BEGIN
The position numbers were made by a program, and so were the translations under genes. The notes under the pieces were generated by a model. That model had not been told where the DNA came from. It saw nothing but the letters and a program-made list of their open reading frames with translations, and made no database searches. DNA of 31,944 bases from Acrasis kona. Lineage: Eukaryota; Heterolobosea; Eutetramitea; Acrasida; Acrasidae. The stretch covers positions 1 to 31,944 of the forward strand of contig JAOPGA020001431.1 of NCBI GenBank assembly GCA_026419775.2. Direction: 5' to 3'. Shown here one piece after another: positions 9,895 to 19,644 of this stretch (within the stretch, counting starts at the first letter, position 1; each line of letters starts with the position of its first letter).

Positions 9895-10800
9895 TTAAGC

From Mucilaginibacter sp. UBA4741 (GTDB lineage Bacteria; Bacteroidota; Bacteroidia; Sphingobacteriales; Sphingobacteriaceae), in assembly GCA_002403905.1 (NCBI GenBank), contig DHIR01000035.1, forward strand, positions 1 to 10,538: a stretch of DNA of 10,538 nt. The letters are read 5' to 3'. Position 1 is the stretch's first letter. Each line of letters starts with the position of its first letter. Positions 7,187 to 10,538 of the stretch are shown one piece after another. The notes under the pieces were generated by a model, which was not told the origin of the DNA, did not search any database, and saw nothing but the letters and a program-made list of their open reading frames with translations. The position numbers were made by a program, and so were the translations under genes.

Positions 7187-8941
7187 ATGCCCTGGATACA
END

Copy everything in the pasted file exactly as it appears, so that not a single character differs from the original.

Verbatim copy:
The position numbers were made by a program, and so were the translations under genes. The notes under the pieces were generated by a model. That model had not been told where the DNA came from. It saw nothing but the letters and a program-made list of their open reading frames with translations, and made no database searches. DNA of 31,944 bases from Acrasis kona. Lineage: Eukaryota; Heterolobosea; Eutetramitea; Acrasida; Acrasidae. The stretch covers positions 1 to 31,944 of the forward strand of contig JAOPGA020001431.1 of NCBI GenBank assembly GCA_026419775.2. Direction: 5' to 3'. Shown here one piece after another: positions 9,895 to 19,644 of this stretch (within the stretch, counting starts at the first letter, position 1; each line of letters starts with the position of its first letter).

Positions 9895-10800
9895 TTAAGC

From Mucilaginibacter sp. UBA4741 (GTDB lineage Bacteria; Bacteroidota; Bacteroidia; Sphingobacteriales; Sphingobacteriaceae), in assembly GCA_002403905.1 (NCBI GenBank), contig DHIR01000035.1, forward strand, positions 1 to 10,538: a stretch of DNA of 10,538 nt. The letters are read 5' to 3'. Position 1 is the stretch's first letter. Each line of letters starts with the position of its first letter. Positions 7,187 to 10,538 of the stretch are shown one piece after another. The notes under the pieces were generated by a model, which was not told the origin of the DNA, did not search any database, and saw nothing but the letters and a program-made list of their open reading frames with translations. The position numbers were made by a program, and so were the translations under genes.

Positions 7187-8941
7187 ATGCCCTGGATACA